What Is Life Like For A Pro Hockey Player?

pro ice hockey players

As with any sport, being a professional hockey player requires a consistent and regimented routine throughout the year. Listed below are typical days for a pro hockey player, whether in season, in the off-season, or on an actual game day.


Off-Season Days

Though some might see the prefix off and think of time outside of the regular season, professional hockey players spend most of their off-season training. One pro player described a typical off-season training regiment of five days a week in the gym for a total of around two hours until a month before the season begins. In addition to this workout regimen, the same player added sessions on the ice two to three times a week, which means a total of two training sessions per day.

Another pro hockey player explained that this two-fold regiment is because being physically capable of ice hockey requires a mix of gym workouts and practice on the ice. The idea is that gym time, especially leg workouts, and a mix of running and biking allow the muscle for maximum strength and speed while time spent on the ice helps with agility and finessing those gym-fueled skills into strategies during an actual game.

Seasonal Training Days

While offseason days are more individualized and focus on building and maintaining various strengths and skills, training days during the season are focused on the team and preparing for gameplay. On a typical seasonal training day, players will get to ring in the morning, between 9 and 10 am. They skate for about an hour while focusing on activation of the hips and shoulders. Injured players arrive earlier than this though, to receive treatment and do any necessary rehabilitation work before taking part in normal practice procedures with other uninjured players. There are then meetings between individuals, specific groups or as the whole team. Then comes nutrition in the form of snacks and energy-boosting drinks, and dry-land training to warm everyone up.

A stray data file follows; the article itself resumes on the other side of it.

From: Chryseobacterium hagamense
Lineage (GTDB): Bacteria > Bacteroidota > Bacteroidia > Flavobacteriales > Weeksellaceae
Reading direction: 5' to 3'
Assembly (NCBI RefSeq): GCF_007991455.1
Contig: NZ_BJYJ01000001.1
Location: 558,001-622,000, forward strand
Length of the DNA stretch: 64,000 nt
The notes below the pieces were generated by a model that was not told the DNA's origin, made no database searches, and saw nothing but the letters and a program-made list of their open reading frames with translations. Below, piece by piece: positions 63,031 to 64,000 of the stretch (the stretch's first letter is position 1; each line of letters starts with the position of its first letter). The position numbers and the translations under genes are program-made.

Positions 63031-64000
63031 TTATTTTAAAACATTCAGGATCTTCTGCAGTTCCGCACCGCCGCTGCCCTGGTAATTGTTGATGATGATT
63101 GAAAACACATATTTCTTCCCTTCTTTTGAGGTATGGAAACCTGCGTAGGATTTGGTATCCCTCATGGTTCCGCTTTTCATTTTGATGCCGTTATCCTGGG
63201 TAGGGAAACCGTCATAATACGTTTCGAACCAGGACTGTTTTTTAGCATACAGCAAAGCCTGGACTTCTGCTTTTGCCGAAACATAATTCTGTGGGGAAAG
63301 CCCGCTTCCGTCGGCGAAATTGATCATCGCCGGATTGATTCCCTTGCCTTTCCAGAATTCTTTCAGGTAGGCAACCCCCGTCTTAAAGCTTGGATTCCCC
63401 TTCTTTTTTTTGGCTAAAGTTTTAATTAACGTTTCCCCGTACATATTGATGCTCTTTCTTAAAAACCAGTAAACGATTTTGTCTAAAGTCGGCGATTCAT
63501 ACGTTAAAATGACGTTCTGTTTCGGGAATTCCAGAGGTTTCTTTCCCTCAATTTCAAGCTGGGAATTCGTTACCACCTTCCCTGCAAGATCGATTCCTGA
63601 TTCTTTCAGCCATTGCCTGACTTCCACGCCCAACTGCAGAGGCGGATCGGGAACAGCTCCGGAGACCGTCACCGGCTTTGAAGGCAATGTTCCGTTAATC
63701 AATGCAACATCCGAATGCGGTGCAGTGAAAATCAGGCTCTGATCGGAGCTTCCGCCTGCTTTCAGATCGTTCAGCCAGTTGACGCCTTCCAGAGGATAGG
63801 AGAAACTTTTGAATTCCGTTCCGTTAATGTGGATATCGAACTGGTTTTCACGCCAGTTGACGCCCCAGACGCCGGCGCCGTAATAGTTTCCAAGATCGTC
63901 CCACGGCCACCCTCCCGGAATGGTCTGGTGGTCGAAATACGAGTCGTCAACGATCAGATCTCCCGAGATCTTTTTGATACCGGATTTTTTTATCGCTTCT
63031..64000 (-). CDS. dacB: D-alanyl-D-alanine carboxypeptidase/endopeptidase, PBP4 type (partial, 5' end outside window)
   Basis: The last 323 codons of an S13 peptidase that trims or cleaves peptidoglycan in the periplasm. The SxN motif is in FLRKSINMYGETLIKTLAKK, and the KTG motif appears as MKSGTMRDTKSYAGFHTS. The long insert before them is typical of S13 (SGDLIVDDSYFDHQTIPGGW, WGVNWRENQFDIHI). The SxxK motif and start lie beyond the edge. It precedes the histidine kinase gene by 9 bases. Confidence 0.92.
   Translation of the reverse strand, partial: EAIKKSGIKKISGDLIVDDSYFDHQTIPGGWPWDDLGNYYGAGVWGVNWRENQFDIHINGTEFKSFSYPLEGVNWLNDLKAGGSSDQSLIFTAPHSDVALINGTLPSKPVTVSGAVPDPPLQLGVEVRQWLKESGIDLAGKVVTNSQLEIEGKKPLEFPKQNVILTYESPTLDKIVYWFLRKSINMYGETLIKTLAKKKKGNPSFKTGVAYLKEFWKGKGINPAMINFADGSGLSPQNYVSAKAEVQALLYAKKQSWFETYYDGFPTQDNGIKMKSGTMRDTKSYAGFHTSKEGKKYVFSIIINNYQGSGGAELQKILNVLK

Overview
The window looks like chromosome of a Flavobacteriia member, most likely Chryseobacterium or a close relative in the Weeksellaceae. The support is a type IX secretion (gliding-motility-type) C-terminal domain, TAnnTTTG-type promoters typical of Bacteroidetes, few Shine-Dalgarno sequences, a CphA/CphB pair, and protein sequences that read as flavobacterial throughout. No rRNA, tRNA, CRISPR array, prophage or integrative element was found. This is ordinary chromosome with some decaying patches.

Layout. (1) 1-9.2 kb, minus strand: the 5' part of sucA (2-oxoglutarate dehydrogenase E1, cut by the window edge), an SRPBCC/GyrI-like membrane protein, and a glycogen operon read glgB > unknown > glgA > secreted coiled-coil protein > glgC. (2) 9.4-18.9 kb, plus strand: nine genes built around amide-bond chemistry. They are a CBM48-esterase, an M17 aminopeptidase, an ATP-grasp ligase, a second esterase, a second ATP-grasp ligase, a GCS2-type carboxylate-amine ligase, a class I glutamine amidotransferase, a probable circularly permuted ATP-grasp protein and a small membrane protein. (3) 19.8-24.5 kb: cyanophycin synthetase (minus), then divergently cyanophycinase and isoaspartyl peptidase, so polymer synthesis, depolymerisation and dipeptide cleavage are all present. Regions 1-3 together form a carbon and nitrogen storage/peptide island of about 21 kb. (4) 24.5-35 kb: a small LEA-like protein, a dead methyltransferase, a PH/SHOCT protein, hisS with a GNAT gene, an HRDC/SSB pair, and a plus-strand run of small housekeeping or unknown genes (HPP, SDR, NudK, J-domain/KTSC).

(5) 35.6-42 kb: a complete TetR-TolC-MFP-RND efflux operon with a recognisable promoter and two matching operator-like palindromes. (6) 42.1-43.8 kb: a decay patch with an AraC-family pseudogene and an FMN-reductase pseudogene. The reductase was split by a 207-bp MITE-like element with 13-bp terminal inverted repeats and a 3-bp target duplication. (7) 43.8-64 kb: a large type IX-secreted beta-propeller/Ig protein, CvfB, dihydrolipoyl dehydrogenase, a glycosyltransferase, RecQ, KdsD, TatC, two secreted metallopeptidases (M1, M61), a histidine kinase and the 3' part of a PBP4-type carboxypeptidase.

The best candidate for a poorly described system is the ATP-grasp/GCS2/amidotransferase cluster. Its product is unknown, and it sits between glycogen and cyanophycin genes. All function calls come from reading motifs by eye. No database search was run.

According to some professional hockey players, practices during the season are relatively fast and short, composed of warm-ups and then an hour of team drills before a cool-down period focused on individual skill work that arose during practice. Additional treatments and rehabilitation work may follow off the ice before lunch. Throughout the season, coaches will often hold optional skates as well for players who have not had as much active rink time as others, while more active players can take part in community charitable work or public relations assignments.

Game Days

Game days are much like seasonal training days but with different scheduling. For example, players still arrive at the rink in the late morning after injured players finish their daily rehabilitation work. This is followed by a brief workout on the ice. Players who are in the lineup focus on enhancing their gameplay as both teams and individuals, while players who are not in the lineup do extra drills to maintain optimal game conditioning on the chance they play at a later date.

After lunch and likely a nap, players arrive at the rink in the early afternoon for their own pre-game rituals. There is a standard 20-minute warm-up skate before every game and then a final return to the dressing room so that each NHL team can do final preparations and meetings. After the game, players meet briefly with coaches to review gameplay and then do maintenance exercises, focus on recovery, and work out legs so that there is time to rest before the next game.